Deaths in the United States resulting from “fairly mundane personal decisions” have risen from a rate of around 10% of all premature deaths a century ago to 44.5% today*. This shift suggests that by improving our decision-making abilities, we can dramatically reduce a main cause of premature death: ourselves.
44.5% of all premature deaths in the US result from personal decisions â€“ decisions that involving among others smoking, not exercising, criminality, drug and alcohol use, and unsafe sexual behavior. [â€¦]
Using the same method to examine causes of death in 1900, [the researcher, Ralph Keeney] finds that during this time only around 10% of premature deaths were caused by personal decisions. Compared to our current 44.5% of premature deaths caused by personal decisions, it seems that on this measure of making decisions that kill ourselves we have “improved” (of course this means that we actually got much worse) dramatically over the years. And no, this is not because weâ€™ve become a nation of binge-drinking, murderous smokers, it’s largely because the causes of death, like tuberculosis and pneumonia (the most common causes of death in the early 20th century) are far more rare these days, and the temptation and our ability to make erroneous decisions (think about driving while texting) has increased dramatically.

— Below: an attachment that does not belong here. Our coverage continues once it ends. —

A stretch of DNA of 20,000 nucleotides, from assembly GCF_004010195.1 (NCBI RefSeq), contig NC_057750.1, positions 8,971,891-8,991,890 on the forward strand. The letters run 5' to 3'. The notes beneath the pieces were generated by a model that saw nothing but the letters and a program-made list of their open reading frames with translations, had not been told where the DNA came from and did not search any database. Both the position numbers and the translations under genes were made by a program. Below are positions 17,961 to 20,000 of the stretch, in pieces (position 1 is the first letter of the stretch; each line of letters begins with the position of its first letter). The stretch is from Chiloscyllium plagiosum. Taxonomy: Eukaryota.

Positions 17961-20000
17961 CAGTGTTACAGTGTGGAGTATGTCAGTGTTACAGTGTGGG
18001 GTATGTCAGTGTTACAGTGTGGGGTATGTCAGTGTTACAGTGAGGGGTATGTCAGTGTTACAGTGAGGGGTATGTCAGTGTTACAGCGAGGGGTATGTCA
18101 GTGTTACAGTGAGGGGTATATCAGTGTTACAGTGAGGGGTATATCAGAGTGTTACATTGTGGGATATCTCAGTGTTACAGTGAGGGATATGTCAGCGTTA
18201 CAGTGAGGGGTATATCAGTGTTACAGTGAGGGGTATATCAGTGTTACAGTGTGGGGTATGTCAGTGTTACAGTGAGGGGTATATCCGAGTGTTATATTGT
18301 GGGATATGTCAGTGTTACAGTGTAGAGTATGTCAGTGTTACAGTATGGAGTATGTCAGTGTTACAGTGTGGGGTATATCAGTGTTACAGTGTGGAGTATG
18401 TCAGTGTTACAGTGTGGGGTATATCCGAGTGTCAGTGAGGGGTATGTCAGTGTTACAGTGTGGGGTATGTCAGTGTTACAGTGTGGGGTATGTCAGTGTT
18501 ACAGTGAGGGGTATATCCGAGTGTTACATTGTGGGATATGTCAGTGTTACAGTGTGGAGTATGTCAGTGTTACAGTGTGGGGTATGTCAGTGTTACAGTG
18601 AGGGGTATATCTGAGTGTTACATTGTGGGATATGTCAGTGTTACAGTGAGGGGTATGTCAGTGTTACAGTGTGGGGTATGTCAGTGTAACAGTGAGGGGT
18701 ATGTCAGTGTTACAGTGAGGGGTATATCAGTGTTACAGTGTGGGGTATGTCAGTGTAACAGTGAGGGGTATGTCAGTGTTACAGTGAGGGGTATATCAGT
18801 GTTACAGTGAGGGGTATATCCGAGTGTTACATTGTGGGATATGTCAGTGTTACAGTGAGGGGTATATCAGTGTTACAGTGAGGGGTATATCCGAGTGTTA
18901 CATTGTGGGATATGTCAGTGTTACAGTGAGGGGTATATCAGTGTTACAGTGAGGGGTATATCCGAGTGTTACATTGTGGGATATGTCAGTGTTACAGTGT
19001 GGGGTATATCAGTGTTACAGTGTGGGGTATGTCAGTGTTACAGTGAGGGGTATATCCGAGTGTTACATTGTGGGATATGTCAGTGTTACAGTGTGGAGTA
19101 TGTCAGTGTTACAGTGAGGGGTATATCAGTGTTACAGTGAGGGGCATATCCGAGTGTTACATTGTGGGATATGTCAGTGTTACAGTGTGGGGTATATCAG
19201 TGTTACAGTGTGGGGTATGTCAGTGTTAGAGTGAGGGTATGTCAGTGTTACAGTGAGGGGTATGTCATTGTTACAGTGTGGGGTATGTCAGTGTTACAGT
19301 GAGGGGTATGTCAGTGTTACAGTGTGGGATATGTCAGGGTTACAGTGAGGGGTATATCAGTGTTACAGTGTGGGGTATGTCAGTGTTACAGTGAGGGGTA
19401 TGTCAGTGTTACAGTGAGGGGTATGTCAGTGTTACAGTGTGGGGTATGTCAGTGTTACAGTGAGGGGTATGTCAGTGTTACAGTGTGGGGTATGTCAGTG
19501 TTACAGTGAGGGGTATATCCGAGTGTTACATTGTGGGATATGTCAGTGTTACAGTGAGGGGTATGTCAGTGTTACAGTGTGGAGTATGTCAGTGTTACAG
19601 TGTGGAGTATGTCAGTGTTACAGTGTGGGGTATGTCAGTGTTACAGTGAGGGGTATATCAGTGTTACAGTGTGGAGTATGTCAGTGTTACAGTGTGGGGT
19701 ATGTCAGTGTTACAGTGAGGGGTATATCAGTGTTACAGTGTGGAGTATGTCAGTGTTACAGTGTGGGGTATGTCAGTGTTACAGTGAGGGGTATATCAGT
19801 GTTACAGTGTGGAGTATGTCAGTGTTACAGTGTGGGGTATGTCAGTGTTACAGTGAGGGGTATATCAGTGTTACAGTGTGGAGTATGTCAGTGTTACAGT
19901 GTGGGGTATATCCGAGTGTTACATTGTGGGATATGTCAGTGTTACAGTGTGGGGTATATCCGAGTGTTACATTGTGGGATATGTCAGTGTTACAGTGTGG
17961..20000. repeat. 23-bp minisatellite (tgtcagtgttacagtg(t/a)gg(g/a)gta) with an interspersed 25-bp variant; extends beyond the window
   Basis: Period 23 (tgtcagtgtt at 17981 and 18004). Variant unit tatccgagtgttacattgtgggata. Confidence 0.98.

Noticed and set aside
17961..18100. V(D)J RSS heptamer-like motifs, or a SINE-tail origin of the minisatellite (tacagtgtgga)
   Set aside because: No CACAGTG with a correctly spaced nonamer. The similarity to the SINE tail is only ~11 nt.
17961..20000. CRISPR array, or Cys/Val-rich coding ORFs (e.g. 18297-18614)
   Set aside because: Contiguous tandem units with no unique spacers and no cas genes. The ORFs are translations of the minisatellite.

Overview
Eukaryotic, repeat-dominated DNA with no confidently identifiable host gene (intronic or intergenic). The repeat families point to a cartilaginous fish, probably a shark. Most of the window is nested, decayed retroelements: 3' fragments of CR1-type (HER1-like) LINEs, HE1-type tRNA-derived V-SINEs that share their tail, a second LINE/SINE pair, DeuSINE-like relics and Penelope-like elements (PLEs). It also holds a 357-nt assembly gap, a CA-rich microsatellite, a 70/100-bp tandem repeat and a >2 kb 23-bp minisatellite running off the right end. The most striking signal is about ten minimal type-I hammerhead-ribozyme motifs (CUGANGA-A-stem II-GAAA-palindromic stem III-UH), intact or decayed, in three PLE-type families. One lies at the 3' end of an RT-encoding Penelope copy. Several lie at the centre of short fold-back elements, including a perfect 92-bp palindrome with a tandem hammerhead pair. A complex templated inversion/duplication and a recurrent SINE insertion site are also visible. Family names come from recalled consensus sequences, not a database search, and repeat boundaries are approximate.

What this analysis means is that instead of relying on external factors to keep us alive and healthy for longer, we can (and must) learn to rely on our decision-making skills in order to reduce the number of dumb and costly mistakes that we make.
*Looking exclusively at 15- to 64-year-olds, this becomes 5% in 1900 and 55% in 2000, according to Thomas Goetz.